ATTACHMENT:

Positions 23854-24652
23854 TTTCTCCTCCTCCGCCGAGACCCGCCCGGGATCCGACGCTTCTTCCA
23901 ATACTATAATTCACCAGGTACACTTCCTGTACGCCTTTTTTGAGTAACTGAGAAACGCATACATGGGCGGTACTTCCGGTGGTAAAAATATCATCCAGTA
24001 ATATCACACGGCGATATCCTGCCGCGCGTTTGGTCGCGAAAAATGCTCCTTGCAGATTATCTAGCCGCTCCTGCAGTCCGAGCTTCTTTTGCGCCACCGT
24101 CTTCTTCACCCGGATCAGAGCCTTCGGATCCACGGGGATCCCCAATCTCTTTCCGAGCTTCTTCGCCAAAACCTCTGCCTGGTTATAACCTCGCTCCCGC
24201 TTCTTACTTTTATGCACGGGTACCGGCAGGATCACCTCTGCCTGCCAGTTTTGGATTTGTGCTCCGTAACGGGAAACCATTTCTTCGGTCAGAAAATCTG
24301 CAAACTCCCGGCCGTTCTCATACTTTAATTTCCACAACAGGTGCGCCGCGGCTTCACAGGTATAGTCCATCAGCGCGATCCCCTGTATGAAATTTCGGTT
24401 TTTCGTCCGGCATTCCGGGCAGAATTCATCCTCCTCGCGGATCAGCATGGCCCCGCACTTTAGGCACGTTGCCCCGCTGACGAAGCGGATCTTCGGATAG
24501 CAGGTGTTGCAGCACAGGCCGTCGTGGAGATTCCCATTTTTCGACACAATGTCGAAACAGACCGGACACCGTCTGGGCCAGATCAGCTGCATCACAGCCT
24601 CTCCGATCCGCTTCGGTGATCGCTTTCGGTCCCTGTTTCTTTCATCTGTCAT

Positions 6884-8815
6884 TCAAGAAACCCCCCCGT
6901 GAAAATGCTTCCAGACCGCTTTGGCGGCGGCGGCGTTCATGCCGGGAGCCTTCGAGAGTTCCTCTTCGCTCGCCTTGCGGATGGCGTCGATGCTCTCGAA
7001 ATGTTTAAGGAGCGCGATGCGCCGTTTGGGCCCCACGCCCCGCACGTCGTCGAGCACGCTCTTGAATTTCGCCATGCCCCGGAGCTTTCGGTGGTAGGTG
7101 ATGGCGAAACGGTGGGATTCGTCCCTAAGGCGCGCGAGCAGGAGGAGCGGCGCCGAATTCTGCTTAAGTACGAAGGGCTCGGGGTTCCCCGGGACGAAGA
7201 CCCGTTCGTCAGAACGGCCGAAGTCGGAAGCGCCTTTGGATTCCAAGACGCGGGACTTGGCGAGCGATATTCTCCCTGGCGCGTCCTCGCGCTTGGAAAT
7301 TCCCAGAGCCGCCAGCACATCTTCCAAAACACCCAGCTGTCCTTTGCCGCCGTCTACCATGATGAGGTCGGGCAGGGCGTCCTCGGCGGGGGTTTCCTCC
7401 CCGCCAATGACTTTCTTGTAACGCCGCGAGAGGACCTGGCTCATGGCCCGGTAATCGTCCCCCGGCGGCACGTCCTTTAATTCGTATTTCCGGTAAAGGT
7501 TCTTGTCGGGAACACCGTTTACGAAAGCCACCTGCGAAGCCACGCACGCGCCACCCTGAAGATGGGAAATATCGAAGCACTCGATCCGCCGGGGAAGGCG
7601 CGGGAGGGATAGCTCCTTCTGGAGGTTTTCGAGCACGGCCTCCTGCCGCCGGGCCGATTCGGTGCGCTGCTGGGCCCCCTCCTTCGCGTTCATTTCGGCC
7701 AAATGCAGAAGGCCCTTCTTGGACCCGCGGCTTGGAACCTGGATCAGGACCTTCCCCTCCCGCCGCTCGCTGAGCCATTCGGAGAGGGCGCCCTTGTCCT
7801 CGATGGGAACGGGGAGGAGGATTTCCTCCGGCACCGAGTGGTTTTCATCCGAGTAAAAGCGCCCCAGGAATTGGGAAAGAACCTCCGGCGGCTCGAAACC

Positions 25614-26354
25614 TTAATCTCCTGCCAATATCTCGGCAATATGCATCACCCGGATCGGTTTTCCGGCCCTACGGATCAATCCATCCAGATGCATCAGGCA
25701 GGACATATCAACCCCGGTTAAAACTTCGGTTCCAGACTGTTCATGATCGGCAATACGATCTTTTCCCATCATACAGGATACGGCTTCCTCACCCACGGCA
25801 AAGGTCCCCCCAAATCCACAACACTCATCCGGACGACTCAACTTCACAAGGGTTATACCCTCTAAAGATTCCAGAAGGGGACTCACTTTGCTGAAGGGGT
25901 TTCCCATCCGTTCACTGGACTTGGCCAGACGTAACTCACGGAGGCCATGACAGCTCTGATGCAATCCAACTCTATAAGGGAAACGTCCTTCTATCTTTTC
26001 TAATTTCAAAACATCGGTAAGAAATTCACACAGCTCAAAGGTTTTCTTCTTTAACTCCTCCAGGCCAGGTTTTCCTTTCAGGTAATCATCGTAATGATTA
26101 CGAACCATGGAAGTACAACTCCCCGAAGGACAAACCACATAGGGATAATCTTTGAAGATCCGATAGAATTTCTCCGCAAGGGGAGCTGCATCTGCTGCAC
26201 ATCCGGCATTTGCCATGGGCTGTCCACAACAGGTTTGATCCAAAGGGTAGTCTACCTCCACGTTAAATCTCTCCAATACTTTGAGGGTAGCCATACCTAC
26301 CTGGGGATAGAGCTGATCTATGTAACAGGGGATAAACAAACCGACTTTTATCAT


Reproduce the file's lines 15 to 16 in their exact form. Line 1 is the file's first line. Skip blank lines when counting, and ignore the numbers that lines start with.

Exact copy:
7101 ATGGCGAAACGGTGGGATTCGTCCCTAAGGCGCGCGAGCAGGAGGAGCGGCGCCGAATTCTGCTTAAGTACGAAGGGCTCGGGGTTCCCCGGGACGAAGA
7201 CCCGTTCGTCAGAACGGCCGAAGTCGGAAGCGCCTTTGGATTCCAAGACGCGGGACTTGGCGAGCGATATTCTCCCTGGCGCGTCCTCGCGCTTGGAAAT